What Wes Craven’s Death Means For Horror Fans Like Me


Wes Craven: August 2, 1939 – August 30, 2015

The year was 2003. I was 16 years old and my best friend was throwing a birthday party at her house. I had just gotten my driver’s license (after two humiliating attempts) and the guy I was sorta-kinda-maybe dating was coming to the party. Rumor had it that someone was bringing peppermint schnapps.

None of that mattered once she stuck a VHS tape in the VCR and we started watching “Scream.”

I liked horror movies, always had, but my parents were strict with rated-R films and most of the ones I ended up seeing were the cheesecake heavily-edited versions on TBS. I was well aware of Freddy Krueger and his legacy but only having access to the late sequels they didn’t quite spark any real interest for me. “Scream”, well, “Scream” was different.

It was funny. It was scary. It was interesting. I was a junior in high school and I felt many of the movie’s themes very strongly — for example, I too would later fumble around clumsily with a teenage boy that very night without having any idea what I was doing. (In case you were wondering, no, it wasn’t the boy I was sorta-kinda-maybe dating. He promptly broke up with me about 15 minutes after arriving and then left.)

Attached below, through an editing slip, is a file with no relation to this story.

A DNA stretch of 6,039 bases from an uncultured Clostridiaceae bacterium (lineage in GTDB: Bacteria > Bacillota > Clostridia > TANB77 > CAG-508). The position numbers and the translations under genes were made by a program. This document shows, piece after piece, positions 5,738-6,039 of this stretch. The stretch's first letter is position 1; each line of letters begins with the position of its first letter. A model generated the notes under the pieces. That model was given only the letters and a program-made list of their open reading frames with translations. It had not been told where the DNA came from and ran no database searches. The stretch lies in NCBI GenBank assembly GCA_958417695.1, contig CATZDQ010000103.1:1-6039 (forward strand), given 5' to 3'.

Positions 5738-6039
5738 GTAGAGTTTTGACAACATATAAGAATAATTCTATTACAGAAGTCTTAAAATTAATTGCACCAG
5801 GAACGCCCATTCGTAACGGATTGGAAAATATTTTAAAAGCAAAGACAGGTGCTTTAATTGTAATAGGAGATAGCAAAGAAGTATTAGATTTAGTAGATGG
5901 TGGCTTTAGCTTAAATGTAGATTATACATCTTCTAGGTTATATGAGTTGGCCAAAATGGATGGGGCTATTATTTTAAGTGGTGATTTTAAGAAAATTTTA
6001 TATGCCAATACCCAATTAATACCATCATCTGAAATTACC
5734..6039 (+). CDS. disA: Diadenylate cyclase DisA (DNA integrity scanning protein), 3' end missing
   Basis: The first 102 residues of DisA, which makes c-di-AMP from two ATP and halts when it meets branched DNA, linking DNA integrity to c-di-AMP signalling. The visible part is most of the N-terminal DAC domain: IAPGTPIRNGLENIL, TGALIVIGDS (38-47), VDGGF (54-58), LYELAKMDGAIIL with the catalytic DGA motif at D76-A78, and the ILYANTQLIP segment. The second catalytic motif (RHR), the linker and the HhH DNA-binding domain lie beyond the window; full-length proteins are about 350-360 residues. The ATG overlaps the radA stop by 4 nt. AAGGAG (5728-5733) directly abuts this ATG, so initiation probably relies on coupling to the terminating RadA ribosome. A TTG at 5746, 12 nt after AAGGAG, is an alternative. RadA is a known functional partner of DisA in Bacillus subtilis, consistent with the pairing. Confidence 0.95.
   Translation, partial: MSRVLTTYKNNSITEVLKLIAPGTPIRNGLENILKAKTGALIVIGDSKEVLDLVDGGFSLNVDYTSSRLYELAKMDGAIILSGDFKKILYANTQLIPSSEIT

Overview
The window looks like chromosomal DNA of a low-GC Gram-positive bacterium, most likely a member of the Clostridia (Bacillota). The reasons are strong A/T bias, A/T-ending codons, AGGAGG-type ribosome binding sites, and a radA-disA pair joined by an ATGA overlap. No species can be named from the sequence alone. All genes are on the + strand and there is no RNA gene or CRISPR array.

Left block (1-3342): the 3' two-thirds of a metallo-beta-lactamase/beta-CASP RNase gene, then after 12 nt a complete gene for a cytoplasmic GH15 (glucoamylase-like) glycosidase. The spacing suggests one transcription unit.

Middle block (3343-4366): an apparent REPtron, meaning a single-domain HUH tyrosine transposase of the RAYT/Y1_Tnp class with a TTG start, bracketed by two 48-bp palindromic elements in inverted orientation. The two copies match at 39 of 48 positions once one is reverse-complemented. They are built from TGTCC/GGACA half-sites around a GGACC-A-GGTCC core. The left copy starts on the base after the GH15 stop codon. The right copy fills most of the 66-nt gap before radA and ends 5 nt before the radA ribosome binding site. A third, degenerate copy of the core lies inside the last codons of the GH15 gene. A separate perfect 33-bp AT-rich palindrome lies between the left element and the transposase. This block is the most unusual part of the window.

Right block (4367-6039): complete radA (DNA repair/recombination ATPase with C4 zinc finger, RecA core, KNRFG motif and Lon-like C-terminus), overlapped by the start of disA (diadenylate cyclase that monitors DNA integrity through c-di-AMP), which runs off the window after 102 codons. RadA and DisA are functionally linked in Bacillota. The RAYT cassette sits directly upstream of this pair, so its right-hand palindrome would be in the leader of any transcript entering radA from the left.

I liked horror movies, but after that night, I loved them. All thanks to Wes Craven.

Over the years I took in all his work. “A Nightmare On Elm Street.” “The Last House On The Left.” “Wishmaster.” “The People Under The Stairs.”

On my 17th birthday I took my friends to see my first legal rated-R movie: “Freddy VS Jason.” Every Halloween, I marathon the “Scream” series. Once I forced my husband to watch “The Hills Have Eyes” and he pretended he wasn’t scared but I knew he was.

Can we talk about “New Nightmare” for a minute? What a meta masterpiece. I absolutely love the idea of Robert Englund, the actor who portrays Freddy Krueger, being haunted by the sinister character who made his career. I don’t care if it’s cheesy in parts, it’s one of my favorites. In fact, I watched it last night after hearing that Wes Craven had passed away.

Why does it feel like I’ve lost a friend when it’s someone I’ve never met? Sure, his work influenced me immensely as a horror author. His movies have been there through my adult life. He even favorited a few of my tweets when he asked for movie recommendations. But that doesn’t mean I knew him. I didn’t.

So why am I so sad?

I guess all I can chalk it up to is the loss of such a creative force in the horror genre. It’s the genre I’ve always loved and chosen to make my passion, my career. There are few people who can truly garner critical acclaim in the horror business and we’ve lost one. I didn’t know him but he offered up his masterpieces and I am better for it. And let’s face it, there will never be another “A Nightmare On Elm Street.”

Thank you, Mr. Craven. Thank you for Freddy and Ghostface and the Djinn. Thank you for the nightmares and the jump scares and the inspiration.

Sleep well, friend.